For connoisseurs of scarves, the name Ascher resonates like few others – and the news that it is back in the scarf business is cause for celebration. In its heyday it was to the world of scarves what Manolo Blahnik is to shoes. A great textile house, it worked closely with the famous midcentury fashion designers such as Christian Dior, Hubert de Givenchy, Jean Muir and Pierre Cardin.
After the second world war, founder Zika Ascher realised that many of the artists he knew were badly in need of work, so he got them to design scarves (as well as print designs). But these were not just inconsequential out-of-work painters; they were artists of the calibre of Matisse, Picasso, Jean Cocteau, Sonia Delaunay, Henry Moore and Graham Sutherland.
For the past 30 years or so, not much has been heard of Ascher in the UK. Zika’s son Peter has been running the textile side of the company in New York, but now Zika’s grandson, Sam, has just launched the first new collection of scarves under the label Ascher London. Homing in on the vintage theme, the great designs in the archive have been picked up, the proportions and colours slightly altered.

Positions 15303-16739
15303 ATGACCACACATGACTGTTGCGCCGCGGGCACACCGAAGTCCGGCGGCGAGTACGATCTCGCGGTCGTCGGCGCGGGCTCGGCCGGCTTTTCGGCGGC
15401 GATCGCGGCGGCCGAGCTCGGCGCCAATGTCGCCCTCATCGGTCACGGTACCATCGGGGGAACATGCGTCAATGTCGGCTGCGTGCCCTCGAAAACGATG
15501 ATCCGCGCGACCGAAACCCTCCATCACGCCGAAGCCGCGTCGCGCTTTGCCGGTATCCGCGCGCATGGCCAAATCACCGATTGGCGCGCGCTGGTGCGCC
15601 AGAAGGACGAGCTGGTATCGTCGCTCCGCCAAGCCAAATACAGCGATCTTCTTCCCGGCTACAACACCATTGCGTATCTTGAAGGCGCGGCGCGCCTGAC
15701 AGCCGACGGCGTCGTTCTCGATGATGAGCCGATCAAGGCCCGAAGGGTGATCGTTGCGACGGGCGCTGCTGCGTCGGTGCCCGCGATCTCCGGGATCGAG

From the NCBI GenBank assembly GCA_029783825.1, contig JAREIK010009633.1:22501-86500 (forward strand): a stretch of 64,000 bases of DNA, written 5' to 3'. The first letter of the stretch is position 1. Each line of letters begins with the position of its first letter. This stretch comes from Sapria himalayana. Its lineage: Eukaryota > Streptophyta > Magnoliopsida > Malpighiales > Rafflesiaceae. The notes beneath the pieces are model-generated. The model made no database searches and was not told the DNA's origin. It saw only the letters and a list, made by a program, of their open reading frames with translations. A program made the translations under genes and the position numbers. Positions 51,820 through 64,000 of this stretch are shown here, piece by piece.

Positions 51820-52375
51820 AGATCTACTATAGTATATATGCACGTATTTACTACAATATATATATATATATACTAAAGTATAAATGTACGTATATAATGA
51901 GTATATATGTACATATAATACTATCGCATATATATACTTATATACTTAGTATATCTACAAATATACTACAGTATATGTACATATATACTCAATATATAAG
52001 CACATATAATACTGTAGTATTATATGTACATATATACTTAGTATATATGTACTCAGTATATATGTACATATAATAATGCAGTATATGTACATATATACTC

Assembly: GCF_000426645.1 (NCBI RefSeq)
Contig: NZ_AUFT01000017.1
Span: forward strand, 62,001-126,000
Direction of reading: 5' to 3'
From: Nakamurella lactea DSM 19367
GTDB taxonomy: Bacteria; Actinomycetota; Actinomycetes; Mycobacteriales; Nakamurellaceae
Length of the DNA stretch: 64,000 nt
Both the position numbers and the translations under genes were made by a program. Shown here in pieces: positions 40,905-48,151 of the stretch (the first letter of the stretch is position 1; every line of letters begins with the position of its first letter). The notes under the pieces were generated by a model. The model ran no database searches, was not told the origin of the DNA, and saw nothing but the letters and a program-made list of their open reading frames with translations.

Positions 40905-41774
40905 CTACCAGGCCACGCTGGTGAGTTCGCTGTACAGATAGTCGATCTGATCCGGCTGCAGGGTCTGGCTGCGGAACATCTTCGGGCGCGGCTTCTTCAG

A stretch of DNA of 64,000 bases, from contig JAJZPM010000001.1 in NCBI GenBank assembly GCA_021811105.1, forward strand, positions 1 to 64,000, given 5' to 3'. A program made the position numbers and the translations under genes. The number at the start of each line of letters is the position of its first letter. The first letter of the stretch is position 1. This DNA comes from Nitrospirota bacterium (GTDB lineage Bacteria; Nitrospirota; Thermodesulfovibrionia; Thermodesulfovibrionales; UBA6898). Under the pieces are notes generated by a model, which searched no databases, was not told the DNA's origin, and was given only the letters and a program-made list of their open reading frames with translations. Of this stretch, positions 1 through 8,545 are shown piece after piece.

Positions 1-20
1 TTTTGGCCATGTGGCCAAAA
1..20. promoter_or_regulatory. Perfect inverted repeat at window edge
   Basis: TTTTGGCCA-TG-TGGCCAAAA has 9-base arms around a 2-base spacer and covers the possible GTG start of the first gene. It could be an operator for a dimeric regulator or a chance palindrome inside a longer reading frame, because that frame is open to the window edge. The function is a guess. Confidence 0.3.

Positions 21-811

Three scarves feature Henry Moore’s designs – wonderful sketches of his typically monumental family groups, first created in 1947 (Three Standing Figures, pictured, in silk twill, 90cm x 90cm, £150). Then there’s work by Graham Sutherland, Feliks Topolski and Gerald Wilde. For the moment they can only be bought online in the UK, though they’re stocked in some US shops. The quality, needless to say, is wonderful. Silk twill and silk chiffon scarves cost from £150, cashmere-blend ones from £250.